Napoli tossed after throwing helmet
Ejected in first inning when umpire hit in leg
BOSTON -- Red Sox first baseman Mike Napoli was ejected after throwing his helmet to the ground following a called strike three in the first inning of Monday night's 10-8 loss to the White Sox at Fenway Park.
After taking an 0-2 fastball from left-hander John Danks, Napoli tossed his helmet in the batter's box in apparent frustration at the call, and when the helmet grazed home-plate umpire Toby Basner's leg, Basner tossed Napoli from the game. Boston manager John Farrell marched onto the field to briefly argue the decision with Basner before returning to the dugout.
"There was no intent on the equipment hitting him," Farrell said. "Equipment hits an umpire, it's their immediate prerogative to eject the player. We needed Nap to stay in the game. Unfortunately, the helmet hits him, and he's ejected."
Daniel Nava replaced Napoli at first base, and went 0-for-2 while reaching base on a walk and a hit-by-pitch.
Napoli, a likely candidate to be moved before the non-waiver Trade Deadline, is hitting .208/.305/.376 amid a disappointing season with the Red Sox. However, he has regained his rhythm at the plate in recent days, going 10-for-29 with five extra-base hits in nine games since the All-Star break.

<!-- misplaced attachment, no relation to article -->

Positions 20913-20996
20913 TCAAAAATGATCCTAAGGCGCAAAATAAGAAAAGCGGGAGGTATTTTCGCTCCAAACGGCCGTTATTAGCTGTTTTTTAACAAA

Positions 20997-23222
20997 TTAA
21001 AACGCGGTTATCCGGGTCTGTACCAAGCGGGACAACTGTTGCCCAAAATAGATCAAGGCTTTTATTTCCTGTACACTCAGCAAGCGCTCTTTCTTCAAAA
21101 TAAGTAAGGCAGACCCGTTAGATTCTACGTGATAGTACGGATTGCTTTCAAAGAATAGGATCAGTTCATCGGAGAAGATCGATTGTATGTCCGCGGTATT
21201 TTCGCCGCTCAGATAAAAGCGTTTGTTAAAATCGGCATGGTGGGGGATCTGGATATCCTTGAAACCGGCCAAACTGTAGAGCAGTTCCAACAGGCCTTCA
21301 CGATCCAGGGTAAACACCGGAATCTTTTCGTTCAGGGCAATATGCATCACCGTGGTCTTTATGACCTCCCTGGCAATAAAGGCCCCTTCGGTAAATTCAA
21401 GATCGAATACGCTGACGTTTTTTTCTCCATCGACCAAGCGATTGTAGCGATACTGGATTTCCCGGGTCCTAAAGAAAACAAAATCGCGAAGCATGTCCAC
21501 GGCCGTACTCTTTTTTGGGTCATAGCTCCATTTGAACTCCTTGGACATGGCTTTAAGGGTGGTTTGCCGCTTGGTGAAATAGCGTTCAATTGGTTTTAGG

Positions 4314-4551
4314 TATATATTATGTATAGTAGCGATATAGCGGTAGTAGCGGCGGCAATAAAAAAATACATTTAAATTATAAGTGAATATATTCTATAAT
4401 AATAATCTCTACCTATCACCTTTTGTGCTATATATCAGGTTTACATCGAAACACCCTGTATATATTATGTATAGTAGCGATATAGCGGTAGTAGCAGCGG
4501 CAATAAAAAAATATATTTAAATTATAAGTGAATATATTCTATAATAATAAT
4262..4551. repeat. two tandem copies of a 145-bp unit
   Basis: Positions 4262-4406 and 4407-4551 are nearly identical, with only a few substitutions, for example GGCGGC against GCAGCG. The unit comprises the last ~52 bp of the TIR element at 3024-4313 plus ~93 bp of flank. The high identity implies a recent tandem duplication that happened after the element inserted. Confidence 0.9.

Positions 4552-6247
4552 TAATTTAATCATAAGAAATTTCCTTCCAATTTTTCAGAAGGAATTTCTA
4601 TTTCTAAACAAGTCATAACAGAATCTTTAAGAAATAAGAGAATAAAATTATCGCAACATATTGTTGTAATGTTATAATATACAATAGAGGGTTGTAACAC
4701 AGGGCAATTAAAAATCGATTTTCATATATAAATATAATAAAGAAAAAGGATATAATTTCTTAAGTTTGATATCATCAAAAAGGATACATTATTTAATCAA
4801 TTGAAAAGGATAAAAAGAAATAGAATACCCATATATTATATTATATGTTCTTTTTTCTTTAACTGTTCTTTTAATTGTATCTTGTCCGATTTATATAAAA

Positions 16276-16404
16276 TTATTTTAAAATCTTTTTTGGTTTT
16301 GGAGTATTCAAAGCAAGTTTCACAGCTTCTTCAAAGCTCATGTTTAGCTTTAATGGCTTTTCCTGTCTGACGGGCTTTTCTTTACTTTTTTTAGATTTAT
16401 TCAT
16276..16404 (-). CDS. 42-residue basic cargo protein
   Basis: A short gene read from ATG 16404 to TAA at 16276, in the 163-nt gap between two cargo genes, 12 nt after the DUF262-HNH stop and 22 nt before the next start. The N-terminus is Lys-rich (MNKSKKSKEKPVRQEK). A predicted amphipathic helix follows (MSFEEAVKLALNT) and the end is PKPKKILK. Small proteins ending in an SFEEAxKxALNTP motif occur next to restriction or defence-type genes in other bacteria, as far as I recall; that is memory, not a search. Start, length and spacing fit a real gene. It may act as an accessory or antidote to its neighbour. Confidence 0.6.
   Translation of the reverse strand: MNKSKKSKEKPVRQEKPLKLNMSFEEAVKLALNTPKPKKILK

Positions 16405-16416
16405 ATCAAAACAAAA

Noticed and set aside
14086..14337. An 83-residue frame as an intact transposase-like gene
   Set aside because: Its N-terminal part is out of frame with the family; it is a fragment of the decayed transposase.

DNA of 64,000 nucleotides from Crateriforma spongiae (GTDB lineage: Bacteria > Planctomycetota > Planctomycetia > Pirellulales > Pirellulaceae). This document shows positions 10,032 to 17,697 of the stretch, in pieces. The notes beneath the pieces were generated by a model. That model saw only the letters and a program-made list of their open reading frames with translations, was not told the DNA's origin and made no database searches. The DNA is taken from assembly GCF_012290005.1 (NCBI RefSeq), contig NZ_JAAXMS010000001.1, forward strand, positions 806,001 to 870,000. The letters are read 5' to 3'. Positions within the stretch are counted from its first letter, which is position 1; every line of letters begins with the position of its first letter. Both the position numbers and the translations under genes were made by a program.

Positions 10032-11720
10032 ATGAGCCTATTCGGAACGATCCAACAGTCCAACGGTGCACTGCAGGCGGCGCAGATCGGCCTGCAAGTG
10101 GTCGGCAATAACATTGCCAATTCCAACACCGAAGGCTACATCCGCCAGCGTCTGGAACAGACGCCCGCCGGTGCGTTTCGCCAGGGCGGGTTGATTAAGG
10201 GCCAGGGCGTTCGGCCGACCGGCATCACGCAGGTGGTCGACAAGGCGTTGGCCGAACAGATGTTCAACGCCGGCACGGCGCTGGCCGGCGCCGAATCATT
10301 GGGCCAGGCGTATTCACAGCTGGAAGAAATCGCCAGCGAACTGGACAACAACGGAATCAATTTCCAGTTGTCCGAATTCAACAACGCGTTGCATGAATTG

"What's been most encouraging is pitches in the strike zone that he's squaring up, that he's not missing," Farrell said before the game. "He's still taking his walks, but I think he's more confident. He shows more confidence at the plate.
"There's at-bats where he's offering at the first pitch and putting good swings on some pitches that's putting some doubt in a pitcher's mind. Early on, Mike was so take-oriented maybe early in the count to see pitches that he was allowing pitchers to get ahead early and put him in a disadvantaged count."
But in order to contribute, Farrell noted, Napoli has to keep his emotions in check and remain in the game.
"There's always a line of composure that's got to be held, and unfortunately the helmet bounced up and hit [the umpire]," Farrell said.